request - Filmmaker Magazine

By Chuck Stephens

Eva Amurri and director Tony Shalhoub. Photo by Richard E. Aaron.

IF IT WEREN’T FOR the blustery February winds that had just begun to stir the treetops in Hancock Park or the dozens of cables running down the front hall, you’d be tempted to believe that an informal Thanksgiving dinner was in full swing over at Brooke and Tony’s house. The dining-room table teems with food, more than enough to feed the healthy assortment of family and friends spread out through the spacious first floor of the couple’s large, rambling Craftsman, and teenaged kids are jumping on a trampoline in the side yard, cutting the darkness of the early evening with peals of winded laughter.

Hancock Park – a large, lush residential neighborhood just south of Hollywood – was L.A.’s original Beverly Hills. Today this still financially exclusive community, where enormous houses are nestled tightly together along wide, tree-lined streets, remains prime real estate for folks from the film business more interested in hardwood floors and plenty of room for their kids than a view of the smog from some fashionably cramped crevice in the Hollywood Hills. These are homes, not houses, and it's a distinction that Brooke Adams and Tony Shalhoub -– spouses, actors, longtime homemakers and first-time digital filmmakers – never let you forget: "Just wander around and have look," says Adams with a welcoming smile. "Grab some dinner and take a look around the house. Tony’s in the living room with the kids shooting the E.P.K. for the movie, but he’ll be done in a minute."

"Electronic press kit," that is, and Thanksgiving dinner this isn’t. Tonight Adams and Shalhoub’s home is doing double duty as one of the sets for Made Up, a comedy about good looks, bad makeovers, intrusive filmmakers and extended families that will mark Shalhoub’s directing debut. Video monitors and lighting gear line hallways hung with eccentric artwork, and if you follow the scampering, diaper-clad toddler and the family dog into the kitchen, the first thing that catches your eye is the intricately inlayed floor, a complex checkerboard of wooden "tiles," some of them painted fire-engine red, that stretch beyond the cooking area and into a breakfast nook where, quietly chatting, sit a couple of Brooke and Tony’s oldest friends – Susan Sarandon and Gary Sinise.

Tony Shalhoub – a veteran stage, television and film actor perhaps most fondly remembered as the volatile chef in Campbell Scott and Stanley Tucci’s Big Night – is, like almost everyone and everything in the project, working double-time to get Made Up in the can: directing, co-starring and making sure his kids don’t stumble over a lighting cord. The whole thing is very much a family affair: top-billed Brooke’s sister, Lynne Adams, is Made Up’s producer and co-star, and she wrote – or rather, expanded – the film from her own one-woman theater piece, Two-Faced, which Tony produced and Brooke directed in L.A. nearly a decade ago. "We were originally set to make a very different version of this movie five years ago, on a budget of about $5 million," recalls the Boston-based Adams. "Everything’s changed now [the film’s being shot in PAL DV for about $250,000], but I feel much better about doing it this way. I like keeping it all in the family."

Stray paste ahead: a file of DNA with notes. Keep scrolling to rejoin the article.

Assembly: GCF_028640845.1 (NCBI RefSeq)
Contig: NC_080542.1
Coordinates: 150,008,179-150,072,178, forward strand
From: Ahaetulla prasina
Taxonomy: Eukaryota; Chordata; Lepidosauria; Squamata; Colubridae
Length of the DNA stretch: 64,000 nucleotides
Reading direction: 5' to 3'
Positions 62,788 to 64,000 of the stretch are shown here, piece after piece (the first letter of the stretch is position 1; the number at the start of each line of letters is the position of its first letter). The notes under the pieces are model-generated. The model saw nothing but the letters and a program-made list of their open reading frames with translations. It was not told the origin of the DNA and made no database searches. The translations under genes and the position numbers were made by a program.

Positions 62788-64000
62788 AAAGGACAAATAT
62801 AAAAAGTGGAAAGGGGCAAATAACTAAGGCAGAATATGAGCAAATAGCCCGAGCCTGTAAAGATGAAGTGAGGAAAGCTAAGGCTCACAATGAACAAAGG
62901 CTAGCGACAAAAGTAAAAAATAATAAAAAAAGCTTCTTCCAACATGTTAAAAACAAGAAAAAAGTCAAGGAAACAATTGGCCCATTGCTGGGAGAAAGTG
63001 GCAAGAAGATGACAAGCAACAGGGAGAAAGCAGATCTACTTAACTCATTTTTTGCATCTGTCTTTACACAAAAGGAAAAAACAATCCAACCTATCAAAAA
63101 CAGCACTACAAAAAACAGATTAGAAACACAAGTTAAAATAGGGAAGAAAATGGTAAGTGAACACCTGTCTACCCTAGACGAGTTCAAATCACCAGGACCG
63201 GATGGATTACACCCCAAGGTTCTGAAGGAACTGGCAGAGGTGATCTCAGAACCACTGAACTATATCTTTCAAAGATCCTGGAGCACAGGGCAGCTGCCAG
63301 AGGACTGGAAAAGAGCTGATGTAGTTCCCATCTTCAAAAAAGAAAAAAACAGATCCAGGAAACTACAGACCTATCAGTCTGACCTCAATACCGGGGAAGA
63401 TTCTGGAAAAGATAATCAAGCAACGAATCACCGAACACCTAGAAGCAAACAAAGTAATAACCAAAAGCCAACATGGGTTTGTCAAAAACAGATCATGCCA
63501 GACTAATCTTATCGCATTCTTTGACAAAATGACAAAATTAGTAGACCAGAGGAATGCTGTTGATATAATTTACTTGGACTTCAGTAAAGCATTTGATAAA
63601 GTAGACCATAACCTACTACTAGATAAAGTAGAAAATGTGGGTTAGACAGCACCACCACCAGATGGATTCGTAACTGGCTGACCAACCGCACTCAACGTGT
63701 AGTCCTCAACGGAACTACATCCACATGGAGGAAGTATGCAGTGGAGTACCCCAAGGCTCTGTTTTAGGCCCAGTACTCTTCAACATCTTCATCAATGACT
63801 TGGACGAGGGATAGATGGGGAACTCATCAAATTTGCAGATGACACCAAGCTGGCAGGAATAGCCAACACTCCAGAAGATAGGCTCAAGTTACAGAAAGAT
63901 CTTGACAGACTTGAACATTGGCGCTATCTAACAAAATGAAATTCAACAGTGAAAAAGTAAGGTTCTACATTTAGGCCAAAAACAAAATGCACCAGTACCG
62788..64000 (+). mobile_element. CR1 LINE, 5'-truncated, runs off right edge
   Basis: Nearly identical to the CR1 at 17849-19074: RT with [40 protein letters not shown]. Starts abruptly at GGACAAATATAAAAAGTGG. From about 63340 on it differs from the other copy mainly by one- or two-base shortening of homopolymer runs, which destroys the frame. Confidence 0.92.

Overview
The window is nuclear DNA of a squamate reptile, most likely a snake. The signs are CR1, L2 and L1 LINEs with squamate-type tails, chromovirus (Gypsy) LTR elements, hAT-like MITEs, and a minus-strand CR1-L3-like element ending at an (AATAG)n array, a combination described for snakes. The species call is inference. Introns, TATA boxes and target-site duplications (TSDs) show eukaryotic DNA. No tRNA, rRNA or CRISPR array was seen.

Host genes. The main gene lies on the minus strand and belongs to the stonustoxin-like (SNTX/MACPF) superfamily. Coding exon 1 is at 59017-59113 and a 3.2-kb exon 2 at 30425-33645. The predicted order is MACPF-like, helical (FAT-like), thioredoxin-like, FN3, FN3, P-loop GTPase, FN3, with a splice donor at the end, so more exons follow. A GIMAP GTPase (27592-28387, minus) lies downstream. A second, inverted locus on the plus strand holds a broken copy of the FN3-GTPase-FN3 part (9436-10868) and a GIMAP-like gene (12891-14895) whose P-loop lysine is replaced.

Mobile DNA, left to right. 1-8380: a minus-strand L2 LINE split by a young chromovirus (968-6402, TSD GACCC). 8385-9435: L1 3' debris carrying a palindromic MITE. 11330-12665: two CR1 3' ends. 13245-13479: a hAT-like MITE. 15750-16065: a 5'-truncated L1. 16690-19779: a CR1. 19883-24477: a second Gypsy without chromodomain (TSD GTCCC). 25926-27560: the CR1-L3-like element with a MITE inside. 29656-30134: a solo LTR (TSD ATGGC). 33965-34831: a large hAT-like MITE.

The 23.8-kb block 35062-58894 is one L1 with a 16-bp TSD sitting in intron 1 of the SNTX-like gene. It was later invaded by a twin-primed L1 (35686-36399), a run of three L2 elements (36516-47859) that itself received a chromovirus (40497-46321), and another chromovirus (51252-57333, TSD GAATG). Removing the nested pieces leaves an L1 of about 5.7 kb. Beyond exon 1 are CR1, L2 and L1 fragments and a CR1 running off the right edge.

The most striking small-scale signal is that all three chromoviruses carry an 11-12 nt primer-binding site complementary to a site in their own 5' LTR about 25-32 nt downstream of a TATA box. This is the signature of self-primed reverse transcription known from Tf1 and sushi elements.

"It is like a big home movie," agrees Michael Matzdorff, Made Up’s editor and Shalhoub’s nephew. "Tony and I are going to cut the film in my apartment on my G3 laptop using Final Cut Pro. I’m even planning on producing the titles on the computer, so hopefully we won’t have to go ‘out of house’ for much of anything." (A few weeks later, with a close-to-final cut assembled, Shalhoub and Matzdorff realize that the film will need some expensive ADR work, nearly doubling the film’s budget. "But that’s still nothing," Shalhoub points out, "compared to Big Night, which cost $4.5 million, and we thought that was cheap.")

A satire about vanity and video, Made Up is largely about the relationship between Elizabeth (Brooke’s character), an ex-actress turned homemaker long since separated from husband and well-known novelist Duncan (Gary Sinise), and her teenaged daughter, Sarah (Eva Amurri, Susan Sarandon’s 15-year-old daughter). Elizabeth is worried that Sarah, who dreams of becoming a cosmetologist, is developing anorexia and that her daughter's obsession with appearance has something to do with her father’s relationship with his younger and quite fetching girlfriend, a video artist named Molly (played by newcomer Light Eternity). Sarah is convinced that a make over would restore her mother’s faded self-esteem, and Elizabeth reluctantly agrees to try it if Sara will in turn agree to see a therapist about her eating disorder.

Watching all this from the sidelines is Elizabeth’s sister Kate (Lynne Adams), whose initially casual enrollment in videomaking class inspires her to document – and secretly "direct" – the sequence of events that unfold. "The idea is that there won’t be a shot in the film that isn’t ‘justified’ by one of the character’s cameras," Shalhoub explains. "Lynne’s character, Kate, brings this whole video crew into her sister’s life because she thinks she’s found a situation that she can turn into a documentary about America’s obsession with beauty and aging. She does basically what we’re doing here: bringing cameras into our own houses and turning everything upside down. But I don’t think we could have made this movie any other way," Shalhoub concludes, "or that I would have ended up directing a film this soon under other circumstances, even though it’s something I’ve wanted to do for a while. And when somebody on this show asks me a question like ‘What’s my motivation?,’ I tell them the same thing I tell my kids: ‘To shut up and respect your elders’."


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